The EAR converts a stated annual percentage rate to a rate that indicates the actual amount of interest paid when the frequency of compounding is accounted for. If a stated APR is 6.0302 percent, compounded monthly, then the EAR is found by dividing the APR by 12 months – 0.060302/12 = 0.00502517; adding 1 – 1.00502517 – and finding the 12 power (^12) of the sum – 1.00502517^12 = 1.062; and subtracting 1 – 1.062 - 1. The EAR for this example is 6.20 percent.

If a Treasury Bill (a discount bond with par value of $10,000) can be bought for $9,950.00, and has 30 days left to maturity, the BEY is calculated by first dividing the par value by the price and subtracting 1 – $10,000/$9,950.00 - 1 – to arrive at a 0.005025, or 0.5025 percent, growth in value over 30 days. Multiplying this growth by the number of 30-day periods in a year (365 days per year divided by 30 days left to maturity) – 0.005025 x (365/30) – results in a BEY for this example of 6.11 percent.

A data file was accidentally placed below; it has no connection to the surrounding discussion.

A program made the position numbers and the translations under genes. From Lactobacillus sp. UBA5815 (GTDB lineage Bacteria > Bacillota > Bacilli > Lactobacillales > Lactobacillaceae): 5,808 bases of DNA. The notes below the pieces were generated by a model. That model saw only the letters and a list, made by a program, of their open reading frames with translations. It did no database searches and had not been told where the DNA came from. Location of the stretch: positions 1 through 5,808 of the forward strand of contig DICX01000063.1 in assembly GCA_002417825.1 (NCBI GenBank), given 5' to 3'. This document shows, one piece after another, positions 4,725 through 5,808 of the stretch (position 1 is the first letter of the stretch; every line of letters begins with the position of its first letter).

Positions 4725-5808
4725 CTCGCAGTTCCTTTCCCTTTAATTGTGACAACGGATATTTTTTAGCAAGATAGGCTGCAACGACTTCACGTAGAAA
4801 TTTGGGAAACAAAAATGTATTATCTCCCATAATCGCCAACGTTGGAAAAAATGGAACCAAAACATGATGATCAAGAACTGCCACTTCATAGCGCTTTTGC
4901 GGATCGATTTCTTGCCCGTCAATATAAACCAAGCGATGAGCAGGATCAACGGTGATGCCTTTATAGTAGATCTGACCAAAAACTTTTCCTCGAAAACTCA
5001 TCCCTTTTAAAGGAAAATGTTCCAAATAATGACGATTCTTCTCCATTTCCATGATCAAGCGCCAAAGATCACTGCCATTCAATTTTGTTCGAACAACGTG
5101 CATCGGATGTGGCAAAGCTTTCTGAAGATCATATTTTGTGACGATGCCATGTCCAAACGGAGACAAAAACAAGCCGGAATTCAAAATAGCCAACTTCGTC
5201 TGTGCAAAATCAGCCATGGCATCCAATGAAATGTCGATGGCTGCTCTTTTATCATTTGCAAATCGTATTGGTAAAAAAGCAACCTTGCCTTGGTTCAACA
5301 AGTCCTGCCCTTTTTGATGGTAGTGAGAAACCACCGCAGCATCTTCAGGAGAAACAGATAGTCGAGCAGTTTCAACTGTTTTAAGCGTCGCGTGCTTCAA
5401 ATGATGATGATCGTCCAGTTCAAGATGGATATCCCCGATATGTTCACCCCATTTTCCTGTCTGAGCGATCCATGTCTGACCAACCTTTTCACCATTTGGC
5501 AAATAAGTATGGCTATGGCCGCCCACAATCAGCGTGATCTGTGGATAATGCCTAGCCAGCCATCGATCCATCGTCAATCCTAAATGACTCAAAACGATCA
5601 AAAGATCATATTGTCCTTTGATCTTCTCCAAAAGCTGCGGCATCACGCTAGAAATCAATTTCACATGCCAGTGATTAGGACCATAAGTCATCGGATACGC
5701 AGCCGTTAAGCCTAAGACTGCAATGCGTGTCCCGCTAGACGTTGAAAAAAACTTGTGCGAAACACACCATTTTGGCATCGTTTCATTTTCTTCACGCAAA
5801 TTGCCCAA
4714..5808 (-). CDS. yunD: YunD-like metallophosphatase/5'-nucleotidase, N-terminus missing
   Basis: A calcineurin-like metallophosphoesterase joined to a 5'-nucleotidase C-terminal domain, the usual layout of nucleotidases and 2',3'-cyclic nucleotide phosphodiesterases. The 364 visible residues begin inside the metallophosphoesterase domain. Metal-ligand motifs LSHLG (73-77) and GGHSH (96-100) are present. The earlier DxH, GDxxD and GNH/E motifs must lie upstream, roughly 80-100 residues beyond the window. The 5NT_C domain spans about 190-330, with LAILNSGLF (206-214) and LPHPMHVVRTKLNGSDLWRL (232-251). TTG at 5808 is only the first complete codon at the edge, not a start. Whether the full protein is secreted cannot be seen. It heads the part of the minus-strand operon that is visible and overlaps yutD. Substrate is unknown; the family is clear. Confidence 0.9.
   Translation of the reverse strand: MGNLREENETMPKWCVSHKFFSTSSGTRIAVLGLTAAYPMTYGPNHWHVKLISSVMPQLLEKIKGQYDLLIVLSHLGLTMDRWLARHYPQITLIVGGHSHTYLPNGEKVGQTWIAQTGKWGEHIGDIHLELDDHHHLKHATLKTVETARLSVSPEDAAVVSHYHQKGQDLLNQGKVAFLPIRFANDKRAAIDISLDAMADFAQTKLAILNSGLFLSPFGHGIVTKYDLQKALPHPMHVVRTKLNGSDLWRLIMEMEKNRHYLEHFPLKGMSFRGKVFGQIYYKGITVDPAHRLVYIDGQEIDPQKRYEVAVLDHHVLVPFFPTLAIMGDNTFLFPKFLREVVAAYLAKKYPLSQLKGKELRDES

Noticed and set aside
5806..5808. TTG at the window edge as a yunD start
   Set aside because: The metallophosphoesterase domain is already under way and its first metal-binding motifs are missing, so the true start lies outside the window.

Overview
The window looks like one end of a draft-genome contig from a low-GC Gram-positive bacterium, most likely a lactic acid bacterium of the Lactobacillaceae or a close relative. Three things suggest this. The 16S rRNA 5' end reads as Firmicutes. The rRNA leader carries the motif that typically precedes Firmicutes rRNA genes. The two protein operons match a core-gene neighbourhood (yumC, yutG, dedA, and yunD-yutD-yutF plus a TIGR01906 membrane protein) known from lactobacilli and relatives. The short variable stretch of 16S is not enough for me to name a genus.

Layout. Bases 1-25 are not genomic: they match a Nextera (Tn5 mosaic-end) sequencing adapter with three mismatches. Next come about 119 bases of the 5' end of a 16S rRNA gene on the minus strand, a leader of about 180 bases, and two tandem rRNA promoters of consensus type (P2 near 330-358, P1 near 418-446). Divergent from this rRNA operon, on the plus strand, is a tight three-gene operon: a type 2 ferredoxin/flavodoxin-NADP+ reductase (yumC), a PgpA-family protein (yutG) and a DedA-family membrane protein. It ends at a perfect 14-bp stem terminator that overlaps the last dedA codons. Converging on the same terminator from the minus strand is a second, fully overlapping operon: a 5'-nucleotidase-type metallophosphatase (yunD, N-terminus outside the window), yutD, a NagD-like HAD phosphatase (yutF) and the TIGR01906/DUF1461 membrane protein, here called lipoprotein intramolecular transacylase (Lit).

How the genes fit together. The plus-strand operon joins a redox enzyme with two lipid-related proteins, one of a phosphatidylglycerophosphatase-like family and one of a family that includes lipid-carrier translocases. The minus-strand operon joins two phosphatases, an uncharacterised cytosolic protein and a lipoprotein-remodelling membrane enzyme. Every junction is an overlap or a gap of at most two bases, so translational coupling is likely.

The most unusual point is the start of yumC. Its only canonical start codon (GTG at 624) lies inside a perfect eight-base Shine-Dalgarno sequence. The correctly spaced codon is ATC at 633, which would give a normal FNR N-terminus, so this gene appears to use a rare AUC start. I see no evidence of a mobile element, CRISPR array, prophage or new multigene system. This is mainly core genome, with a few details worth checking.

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A: Lets look at an example. Assume a $1000 face value bond, semi-annual 8% coupon bond 20-year bond. First let’s calculate the semi annual YTM: FV = 1,000, PV = -950, N= 40 and PMT = 40. Solving for *i* we get 4.26%. This is the semi-annual YTM. Simply multiply by 2 to get the BEY or 4.26% x 2 = 8.52%. Now we can calculate the EAR as (1+.0852/2)^{2} -1 =.0870or 8.70%.

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